Updated: Apr 19
by Brandon Ally, S2 Cognition
Cognitive Skills That Separate the Best QBs From the Rest
QBs with Career Passer Ratings above 90 scored 40 percentile points higher on S2 than QBs with Career Passer Ratings below 90
S2 Overall Score accounted for 28.7% of Career Passer Rating (r = .536)
Wonderlic scores for these same QBs accounted for less than 0.10% of Career Passer Rating (r = .027)
The top 13 QBs in the NFL scored significantly higher on the S2 measure of Tracking Capacity, Instinctive Learning, Decision Complexity, and Distraction Control
As of the 2022 draft, S2 has tested 117 QBs who were considered draft-eligible NFL prospects or already playing in the NFL. The NFL group consists of veteran NFL QBs who play on teams that work directly with S2, NFL QBs who reached out to us independently to be evaluated, and prospects that were ultimately drafted into the NFL. More specifically, of the 117 QBs, 27 have started in more than 16 games or currently start in the NFL, 42 have made an NFL roster for more than one year but have never started, and 48 never signed or rostered in the NFL. These are large enough sample sizes to begin looking at key cognitive separators, such as what cognitive skills separate those that make the NFL versus those that don't or what separates the best NFL QBs from the rest.
Diving into the data
In an earlier article, we covered cognition in football, with some basics at the QB position, and how cognition differs from IQ or intelligence (read the article HERE). Measures of cognition include split-second processing of information and decision making, not classic measures of IQ, intellect, or concussion evaluation. The S2 Eval for the QB position examines 9 different cognitive skills: Perception Speed, Search Efficiency, Tracking Capacity, Visual Learning, Instinctive Learning, Decision Complexity, Distraction Control, Impulse Control, and Improvisation. Each of these skills receives a score that is normed to a database of 2,500 NFL draft-eligible prospects across all positions. The Overall Score is an average of all 9 z-scores, then transformed into a percentile ranking ranging from 1 to 99.
As an interesting side note, the average S2 Overall Score for all 117 QBs we've tested was 68 (compared to the average of 50 for all positions). Having established that QBs are wired to make fast decisions, we wanted to examine group differences in all the QBs we've tested. The first step was to split the 27 QB starters we tested into two groups (top-tier starters and lower-tier starters) based on an objective and commonly used measure of on-field performance, Career Passer Rating (CPR). CPR takes into account completion percentage, touchdown percentage, interception percentage, and yards per attempt. Using these 4 variables, a CPR score is produced, ranging from 0 to 158.3. From talking with front offices and QB coaches, most people in the sport consider a CPR of 90 and above to be elite. Based on this 90 CPR "cut point", 13 NFL QB starters in our database performed higher than the cut point and were designated as "top-tier" QBs, and 14 NFL QB starters had CPR values below the cut point and were designated "lower-tier" QBs. When we compared groups, here's what we found:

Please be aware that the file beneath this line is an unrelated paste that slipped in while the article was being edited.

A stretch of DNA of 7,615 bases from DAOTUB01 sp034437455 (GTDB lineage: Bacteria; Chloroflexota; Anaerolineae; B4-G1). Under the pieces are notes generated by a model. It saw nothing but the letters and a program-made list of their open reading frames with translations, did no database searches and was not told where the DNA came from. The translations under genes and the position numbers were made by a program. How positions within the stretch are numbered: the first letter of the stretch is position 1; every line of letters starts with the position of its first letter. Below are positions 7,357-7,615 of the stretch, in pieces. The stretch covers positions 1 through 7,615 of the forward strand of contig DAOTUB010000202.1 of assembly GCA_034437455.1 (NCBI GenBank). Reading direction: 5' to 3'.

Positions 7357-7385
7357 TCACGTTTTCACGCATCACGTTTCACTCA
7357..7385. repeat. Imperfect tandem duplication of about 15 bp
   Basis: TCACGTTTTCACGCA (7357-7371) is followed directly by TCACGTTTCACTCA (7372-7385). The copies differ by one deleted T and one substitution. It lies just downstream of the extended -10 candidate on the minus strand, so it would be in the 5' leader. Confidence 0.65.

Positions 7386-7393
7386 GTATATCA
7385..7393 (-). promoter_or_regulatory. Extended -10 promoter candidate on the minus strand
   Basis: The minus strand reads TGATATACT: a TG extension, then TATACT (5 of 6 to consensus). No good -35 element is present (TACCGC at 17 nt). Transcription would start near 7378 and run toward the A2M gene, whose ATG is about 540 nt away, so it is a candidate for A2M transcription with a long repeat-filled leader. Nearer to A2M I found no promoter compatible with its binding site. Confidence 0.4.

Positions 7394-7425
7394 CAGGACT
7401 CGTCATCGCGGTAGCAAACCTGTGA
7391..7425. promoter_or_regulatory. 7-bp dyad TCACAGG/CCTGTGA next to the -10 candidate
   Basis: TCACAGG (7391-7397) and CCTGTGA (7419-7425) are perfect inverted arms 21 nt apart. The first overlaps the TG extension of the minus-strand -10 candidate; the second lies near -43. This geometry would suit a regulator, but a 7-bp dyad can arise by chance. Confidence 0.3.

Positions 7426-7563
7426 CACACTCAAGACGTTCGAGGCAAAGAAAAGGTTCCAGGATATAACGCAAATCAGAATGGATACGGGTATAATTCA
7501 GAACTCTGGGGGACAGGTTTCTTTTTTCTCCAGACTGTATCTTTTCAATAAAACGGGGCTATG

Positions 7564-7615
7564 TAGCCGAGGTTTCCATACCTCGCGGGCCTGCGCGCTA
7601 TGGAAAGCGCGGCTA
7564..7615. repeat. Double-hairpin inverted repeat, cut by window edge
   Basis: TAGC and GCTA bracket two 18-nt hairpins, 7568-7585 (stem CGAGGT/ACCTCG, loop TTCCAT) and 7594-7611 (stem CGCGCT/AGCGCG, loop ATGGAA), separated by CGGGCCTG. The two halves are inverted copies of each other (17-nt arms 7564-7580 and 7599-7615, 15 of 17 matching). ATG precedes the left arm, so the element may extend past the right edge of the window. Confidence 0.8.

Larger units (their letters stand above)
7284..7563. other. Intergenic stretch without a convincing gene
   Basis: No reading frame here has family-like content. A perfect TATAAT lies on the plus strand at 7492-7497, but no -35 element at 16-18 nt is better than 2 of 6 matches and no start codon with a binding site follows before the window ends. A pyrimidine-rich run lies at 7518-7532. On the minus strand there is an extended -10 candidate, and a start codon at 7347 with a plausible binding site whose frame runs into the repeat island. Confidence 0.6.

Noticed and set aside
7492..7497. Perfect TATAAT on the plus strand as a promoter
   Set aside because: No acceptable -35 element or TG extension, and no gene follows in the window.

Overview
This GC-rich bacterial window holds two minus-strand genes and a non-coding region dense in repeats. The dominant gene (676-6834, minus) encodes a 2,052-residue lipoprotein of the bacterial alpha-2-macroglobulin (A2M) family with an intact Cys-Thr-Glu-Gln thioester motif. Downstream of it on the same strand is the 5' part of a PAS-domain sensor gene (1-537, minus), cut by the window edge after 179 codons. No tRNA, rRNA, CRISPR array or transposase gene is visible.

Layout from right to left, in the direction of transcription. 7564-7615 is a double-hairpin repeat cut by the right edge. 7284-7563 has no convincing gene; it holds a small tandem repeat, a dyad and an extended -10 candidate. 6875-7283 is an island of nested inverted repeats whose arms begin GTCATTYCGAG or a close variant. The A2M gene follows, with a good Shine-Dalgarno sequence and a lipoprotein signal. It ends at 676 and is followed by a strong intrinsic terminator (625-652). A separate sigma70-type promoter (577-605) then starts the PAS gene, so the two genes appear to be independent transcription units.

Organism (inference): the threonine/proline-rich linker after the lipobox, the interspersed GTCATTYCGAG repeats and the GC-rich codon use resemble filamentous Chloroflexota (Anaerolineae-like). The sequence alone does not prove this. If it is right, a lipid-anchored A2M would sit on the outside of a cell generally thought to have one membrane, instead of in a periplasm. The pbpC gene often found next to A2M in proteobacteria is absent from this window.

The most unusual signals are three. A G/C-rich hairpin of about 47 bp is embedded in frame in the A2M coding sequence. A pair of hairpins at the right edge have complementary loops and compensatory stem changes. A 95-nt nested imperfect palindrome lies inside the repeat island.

S2 OVERALL SCORE
Top Tier Starters
74 - 99
Lower Tier Starters
8 - 90
15 - 99
1 - 99
Looking at the data above, it's quite remarkable. It's a good perspective to state that all NFL prospects have superior cognitive skills on these tasks compared to non-athlete undergraduates. So, to have a group (top-tier starting QBs) at any position to score better than 90% of all athletes taking the evaluation is mind-blowing. Really digging into the data, we wanted to look at the predictive value of the S2 Overall Score. To do so, we performed a Pearson's correlation to examine the relationship between the S2 Overall score and CPR. The analysis revealed an r-value of 0.536 (p = .002), which is a moderately positive correlation. Using R2 generated by a regression model, the Overall S2 Score accounts for 28.7% of the Career Passer Rating. That's well over a quarter of CPR can be explained or predicted by the S2 Overall Score. To put this in perspective, Ayush Batra at bestballstats.com examined the relationships between physical characteristics and college performance stats with NFL Passer Rating (read the article HERE). College completion percentage was the best predictor of CPR in the NFL (r = 0.368, which explains 13.5% of performance) and college interception percentage was second on the list (r = 0.358, which explains 12.8% of performance). These findings aren't terribly surprising, given there will likely be a fair amount of shared variance between college performance and pro performance, but not a one-to-one translation. Interestingly, there was very little relationship with QB height. QBs 6'2" and shorter actually have a CPR 3 points higher than QBs 6'3" and taller. Our own independent statistical analysis examining the relationship between height and CPR confirmed Batra’s original findings. A Pearson's correlation revealed an inverse relationship between height and CPR (r-value of -.185, p = .178), suggesting shorter QBs have slightly higher CPRs.